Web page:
In the North Atlantic Ocean in winter, the contrast between frigid, dry winter air and warm water draws heat from the ocean into the atmosphere and leaves ocean water colder and denser. The cold waters (blue arrows) sink and feeds into the lower limb of a global system of currents often described as the Great Ocean Conveyor. To replace the down-flowing water, warm surface waters (red arrows) from the tropics are pulled northward along the Conveyor’s upper limb. The ocean releases heat to the atmosphere, keeping winters in the North Atlantic region warmer than they would be otherwise. The sinking cold waters also draw down the man-made buildup of carbon dioxide from air to surface waters and eventually into the depths, where the greenhouse gas can be stored for centuries and offset global warming.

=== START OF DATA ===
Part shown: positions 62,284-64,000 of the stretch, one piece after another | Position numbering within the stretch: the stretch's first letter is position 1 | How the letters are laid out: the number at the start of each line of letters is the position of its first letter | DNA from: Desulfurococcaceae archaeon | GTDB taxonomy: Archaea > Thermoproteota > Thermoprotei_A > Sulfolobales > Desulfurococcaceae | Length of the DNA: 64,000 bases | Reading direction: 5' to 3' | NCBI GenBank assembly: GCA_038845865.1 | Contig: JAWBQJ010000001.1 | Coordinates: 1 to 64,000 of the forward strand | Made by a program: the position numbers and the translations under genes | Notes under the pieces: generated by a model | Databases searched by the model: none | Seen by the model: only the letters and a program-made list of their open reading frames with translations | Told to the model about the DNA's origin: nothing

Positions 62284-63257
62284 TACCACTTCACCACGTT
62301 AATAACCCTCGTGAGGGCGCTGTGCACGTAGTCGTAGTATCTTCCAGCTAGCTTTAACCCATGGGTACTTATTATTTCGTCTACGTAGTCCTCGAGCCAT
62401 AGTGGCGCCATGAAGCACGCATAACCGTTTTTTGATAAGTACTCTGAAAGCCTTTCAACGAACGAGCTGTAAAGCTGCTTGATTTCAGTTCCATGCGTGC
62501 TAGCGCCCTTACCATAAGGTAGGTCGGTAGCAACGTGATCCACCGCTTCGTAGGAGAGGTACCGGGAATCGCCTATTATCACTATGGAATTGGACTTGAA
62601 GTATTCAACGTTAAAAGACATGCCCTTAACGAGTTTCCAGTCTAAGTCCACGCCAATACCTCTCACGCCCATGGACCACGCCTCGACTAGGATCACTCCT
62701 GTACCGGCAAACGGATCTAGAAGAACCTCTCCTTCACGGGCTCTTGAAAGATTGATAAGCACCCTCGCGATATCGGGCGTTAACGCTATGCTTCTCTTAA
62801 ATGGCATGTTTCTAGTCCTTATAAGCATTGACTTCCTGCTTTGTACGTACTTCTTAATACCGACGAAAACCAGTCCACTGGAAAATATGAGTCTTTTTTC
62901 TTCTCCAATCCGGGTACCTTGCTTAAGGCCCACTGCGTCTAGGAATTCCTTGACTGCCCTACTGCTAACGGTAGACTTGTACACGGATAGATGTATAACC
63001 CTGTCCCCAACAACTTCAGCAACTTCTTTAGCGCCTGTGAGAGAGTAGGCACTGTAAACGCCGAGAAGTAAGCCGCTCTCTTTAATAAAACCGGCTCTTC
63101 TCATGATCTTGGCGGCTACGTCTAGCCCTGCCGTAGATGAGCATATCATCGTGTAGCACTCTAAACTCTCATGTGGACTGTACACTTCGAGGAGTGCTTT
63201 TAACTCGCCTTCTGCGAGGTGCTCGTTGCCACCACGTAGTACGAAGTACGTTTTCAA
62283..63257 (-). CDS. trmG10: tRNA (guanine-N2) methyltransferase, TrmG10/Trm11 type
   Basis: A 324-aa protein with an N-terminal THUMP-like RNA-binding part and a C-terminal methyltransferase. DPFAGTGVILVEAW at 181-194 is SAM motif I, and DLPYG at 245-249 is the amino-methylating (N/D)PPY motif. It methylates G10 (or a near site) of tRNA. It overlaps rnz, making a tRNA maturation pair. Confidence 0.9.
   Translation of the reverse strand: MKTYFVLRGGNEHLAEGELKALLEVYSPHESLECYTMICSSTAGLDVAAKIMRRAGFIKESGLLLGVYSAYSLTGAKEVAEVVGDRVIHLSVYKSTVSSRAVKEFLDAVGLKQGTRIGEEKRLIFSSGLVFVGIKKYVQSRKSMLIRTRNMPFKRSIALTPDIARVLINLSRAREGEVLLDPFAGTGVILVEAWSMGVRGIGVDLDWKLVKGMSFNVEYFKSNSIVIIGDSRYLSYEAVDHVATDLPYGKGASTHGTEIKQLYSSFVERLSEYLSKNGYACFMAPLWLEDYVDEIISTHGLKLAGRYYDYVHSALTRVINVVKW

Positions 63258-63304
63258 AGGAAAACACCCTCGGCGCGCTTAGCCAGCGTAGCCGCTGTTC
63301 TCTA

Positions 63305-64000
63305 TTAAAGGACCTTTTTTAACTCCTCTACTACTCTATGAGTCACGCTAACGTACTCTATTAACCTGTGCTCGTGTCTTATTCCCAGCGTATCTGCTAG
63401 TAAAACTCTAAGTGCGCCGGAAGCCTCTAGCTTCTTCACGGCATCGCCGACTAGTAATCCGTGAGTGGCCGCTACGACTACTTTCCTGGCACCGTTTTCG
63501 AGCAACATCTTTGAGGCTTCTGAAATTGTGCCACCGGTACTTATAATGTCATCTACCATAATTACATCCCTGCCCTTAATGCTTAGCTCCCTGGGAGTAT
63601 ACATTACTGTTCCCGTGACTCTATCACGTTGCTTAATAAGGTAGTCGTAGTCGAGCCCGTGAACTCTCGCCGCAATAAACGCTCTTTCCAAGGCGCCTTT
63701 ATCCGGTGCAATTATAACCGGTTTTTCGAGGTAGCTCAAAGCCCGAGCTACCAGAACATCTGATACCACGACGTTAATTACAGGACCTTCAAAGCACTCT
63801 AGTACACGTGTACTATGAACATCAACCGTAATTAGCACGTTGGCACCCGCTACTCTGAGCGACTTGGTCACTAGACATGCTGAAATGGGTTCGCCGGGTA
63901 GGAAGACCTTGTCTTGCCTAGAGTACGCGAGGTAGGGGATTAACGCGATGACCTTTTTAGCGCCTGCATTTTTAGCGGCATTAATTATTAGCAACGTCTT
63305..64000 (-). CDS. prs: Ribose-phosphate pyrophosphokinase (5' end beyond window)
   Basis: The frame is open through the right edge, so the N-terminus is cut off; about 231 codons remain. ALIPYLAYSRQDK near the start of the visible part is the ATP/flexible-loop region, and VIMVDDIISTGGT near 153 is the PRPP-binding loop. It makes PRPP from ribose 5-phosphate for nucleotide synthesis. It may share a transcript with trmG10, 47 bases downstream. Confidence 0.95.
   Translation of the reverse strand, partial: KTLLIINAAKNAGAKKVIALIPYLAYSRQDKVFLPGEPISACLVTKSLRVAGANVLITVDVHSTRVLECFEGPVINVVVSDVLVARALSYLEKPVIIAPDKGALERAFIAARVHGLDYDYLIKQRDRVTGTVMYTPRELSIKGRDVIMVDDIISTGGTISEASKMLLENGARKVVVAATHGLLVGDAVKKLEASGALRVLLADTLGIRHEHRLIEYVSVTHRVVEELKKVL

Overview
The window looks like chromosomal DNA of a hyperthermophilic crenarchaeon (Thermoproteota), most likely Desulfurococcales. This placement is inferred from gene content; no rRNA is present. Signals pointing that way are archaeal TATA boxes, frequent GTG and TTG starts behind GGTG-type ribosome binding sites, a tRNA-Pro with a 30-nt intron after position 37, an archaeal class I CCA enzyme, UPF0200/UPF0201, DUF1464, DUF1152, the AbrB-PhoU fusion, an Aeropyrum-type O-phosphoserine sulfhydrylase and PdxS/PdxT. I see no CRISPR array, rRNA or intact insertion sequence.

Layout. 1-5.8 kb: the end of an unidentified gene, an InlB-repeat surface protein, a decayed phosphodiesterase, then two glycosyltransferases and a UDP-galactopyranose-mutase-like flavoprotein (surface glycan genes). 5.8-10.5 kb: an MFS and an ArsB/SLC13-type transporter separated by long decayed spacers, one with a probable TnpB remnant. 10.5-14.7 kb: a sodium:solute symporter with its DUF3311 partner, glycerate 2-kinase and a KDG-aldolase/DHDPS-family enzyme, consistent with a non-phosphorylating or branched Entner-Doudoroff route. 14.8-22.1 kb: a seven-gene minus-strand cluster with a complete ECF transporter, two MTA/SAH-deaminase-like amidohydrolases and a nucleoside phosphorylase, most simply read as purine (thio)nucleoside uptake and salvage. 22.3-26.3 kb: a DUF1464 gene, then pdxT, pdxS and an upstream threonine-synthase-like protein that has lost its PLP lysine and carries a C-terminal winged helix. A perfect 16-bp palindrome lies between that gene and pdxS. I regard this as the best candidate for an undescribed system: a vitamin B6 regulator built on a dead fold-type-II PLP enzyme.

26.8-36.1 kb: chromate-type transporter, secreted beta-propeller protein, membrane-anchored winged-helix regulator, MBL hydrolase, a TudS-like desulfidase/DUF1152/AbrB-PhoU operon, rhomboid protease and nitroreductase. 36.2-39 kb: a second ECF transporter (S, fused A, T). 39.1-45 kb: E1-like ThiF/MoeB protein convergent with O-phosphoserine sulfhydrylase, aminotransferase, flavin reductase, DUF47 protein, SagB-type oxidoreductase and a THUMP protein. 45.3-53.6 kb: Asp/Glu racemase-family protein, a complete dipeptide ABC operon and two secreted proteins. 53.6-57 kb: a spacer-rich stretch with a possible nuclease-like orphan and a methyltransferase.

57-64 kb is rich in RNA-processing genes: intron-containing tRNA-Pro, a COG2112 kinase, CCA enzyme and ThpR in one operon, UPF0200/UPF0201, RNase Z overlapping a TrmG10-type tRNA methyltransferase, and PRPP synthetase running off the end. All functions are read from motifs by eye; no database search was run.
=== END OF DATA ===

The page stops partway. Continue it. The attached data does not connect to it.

(Illustration by Jack Cook, Woods Hole Oceanographic Institution)